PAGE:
Twenty years after the Equal Rights Amendment (ERA) fell three states short of ratification, Illinois and Florida have taken steps to ratify the ERA. Both were key states during the campaign to win support for the ERA, and both failed by small margins to ratify the amendment before the 1982 deadline. On Wednesday, however, the ERA was passed by a House judiciary committee in Illinois, where supporters hope it will next clear the Democratically controlled General Assembly, according to the Chicago Sun-Times.
ERA supporters hope that ratification in Illinois would lead to renewed interest in other states. “ERA was killed in Illinois. Only Illinois can resurrect it,” said Gayle Guthrie, president of ERA-Illinois, according to the St. Louis Today. Martha Burk, chair of the National Council of Women’s Organizations, told the Sun-Times that passage of the ERA in Illinois would be a major step forward–“We believe if we could get states number 36 and 37, there would be a rush to be the last state” necessary to ratify the amendment.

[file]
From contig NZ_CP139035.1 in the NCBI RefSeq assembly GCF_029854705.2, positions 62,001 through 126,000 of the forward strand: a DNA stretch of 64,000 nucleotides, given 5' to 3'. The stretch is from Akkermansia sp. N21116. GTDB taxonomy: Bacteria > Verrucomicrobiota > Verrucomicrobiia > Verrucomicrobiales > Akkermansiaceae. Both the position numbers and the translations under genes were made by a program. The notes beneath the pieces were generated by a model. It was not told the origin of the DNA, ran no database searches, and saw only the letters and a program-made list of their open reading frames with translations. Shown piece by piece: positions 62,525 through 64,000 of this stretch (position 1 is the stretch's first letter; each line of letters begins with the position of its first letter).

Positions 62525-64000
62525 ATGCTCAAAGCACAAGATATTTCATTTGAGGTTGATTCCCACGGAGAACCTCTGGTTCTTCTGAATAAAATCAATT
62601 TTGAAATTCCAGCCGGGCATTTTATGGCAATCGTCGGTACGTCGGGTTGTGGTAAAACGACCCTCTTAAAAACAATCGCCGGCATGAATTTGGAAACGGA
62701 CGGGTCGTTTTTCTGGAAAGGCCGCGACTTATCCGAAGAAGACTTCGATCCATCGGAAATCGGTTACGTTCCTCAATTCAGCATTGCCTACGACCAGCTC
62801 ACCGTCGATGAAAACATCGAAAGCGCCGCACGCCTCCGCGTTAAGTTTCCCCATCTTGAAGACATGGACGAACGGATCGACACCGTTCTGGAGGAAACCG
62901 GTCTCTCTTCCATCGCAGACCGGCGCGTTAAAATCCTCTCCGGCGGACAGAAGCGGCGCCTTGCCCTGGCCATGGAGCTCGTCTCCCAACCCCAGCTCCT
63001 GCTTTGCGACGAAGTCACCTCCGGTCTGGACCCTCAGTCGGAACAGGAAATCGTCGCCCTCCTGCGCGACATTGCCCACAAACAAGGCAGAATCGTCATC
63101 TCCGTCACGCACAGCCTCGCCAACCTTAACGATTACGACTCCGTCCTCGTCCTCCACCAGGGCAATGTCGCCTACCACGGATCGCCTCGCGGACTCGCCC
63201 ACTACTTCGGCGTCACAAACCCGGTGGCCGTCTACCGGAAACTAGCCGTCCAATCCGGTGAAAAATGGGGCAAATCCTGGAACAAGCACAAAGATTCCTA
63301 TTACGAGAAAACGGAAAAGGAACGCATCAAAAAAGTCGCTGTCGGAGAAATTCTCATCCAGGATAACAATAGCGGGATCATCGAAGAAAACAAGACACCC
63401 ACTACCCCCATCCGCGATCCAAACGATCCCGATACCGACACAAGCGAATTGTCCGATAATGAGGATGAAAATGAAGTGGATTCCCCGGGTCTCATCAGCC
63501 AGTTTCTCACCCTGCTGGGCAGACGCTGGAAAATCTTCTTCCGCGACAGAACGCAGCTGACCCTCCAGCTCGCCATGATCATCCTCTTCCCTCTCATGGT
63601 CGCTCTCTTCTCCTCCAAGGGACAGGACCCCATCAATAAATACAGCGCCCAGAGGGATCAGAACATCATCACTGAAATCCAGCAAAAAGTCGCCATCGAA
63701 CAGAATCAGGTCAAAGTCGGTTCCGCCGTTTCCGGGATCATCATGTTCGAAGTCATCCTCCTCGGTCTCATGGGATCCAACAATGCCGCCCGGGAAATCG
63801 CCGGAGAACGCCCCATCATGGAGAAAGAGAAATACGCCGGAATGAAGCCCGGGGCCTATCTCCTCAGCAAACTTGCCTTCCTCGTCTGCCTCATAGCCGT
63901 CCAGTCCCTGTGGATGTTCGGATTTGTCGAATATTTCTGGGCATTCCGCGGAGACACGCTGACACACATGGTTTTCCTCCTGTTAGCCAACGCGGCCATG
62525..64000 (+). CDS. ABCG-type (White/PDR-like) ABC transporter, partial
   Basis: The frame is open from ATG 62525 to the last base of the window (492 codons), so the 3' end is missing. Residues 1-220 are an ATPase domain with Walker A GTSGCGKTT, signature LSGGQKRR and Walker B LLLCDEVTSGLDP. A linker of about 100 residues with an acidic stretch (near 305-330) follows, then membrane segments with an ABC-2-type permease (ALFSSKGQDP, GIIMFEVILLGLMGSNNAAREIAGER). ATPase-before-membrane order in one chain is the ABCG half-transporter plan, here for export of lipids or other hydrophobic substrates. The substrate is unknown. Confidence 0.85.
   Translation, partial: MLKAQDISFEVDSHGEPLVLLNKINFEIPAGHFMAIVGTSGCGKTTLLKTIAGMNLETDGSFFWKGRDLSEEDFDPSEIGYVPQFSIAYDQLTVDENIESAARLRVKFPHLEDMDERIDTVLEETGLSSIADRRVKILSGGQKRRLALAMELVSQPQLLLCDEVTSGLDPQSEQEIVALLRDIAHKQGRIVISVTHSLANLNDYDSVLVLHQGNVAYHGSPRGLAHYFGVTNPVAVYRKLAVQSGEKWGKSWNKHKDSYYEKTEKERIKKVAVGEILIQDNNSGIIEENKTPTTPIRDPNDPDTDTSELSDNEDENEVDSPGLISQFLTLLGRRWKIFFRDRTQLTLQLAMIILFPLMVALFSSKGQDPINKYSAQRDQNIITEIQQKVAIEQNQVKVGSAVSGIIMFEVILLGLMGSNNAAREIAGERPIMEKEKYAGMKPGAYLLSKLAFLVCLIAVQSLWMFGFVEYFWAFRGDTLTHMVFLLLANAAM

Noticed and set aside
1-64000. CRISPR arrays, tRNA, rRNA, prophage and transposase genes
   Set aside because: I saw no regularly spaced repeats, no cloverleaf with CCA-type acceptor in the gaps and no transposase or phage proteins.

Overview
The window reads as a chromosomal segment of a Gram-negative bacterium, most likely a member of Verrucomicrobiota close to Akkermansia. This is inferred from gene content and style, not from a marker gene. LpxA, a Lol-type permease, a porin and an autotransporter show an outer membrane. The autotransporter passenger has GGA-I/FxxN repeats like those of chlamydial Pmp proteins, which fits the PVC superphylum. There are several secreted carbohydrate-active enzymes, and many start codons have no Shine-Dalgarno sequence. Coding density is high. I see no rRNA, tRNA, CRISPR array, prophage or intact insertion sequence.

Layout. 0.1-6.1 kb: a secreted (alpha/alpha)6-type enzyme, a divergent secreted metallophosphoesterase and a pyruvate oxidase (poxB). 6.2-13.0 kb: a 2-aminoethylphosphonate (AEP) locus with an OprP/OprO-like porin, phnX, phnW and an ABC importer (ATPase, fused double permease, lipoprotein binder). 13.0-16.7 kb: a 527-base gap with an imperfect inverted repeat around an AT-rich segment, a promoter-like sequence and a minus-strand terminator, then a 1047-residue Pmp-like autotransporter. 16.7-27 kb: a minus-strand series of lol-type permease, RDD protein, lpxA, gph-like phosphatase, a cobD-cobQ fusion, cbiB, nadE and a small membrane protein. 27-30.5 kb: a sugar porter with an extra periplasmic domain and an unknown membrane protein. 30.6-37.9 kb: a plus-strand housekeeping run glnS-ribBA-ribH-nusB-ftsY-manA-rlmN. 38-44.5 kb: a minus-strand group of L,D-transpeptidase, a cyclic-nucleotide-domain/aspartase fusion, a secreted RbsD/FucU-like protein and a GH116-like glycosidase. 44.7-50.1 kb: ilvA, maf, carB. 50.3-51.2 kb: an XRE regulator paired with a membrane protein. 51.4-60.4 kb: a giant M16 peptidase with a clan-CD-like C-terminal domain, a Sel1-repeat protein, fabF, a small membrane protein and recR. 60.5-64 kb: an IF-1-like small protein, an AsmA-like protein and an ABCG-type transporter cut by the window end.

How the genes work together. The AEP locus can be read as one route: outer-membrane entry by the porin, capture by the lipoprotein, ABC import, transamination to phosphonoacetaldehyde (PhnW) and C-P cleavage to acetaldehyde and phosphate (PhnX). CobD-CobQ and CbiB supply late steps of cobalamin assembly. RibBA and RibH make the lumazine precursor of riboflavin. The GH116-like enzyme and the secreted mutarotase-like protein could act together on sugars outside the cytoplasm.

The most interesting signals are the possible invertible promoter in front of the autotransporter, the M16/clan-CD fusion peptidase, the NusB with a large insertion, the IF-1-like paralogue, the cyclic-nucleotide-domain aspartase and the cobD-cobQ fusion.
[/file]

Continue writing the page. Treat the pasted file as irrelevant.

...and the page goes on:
The ERA was first introduced in Congress in 1923, authored by suffragist Alice Paul, head of the National Woman’s Party. Congress passed the ERA in 1972, when it was sent to the states for ratification. Since the ratification deadline in 1982, the ERA has been introduced in Congress every year, where it sits in committee. The campaign to defeat the ERA was led by business interests and the ultraconservative Phyllis Schlafly, who was just this week honored at the right-wing Conservative Political Action Conference for her work against women’s and lesbian and gay rights.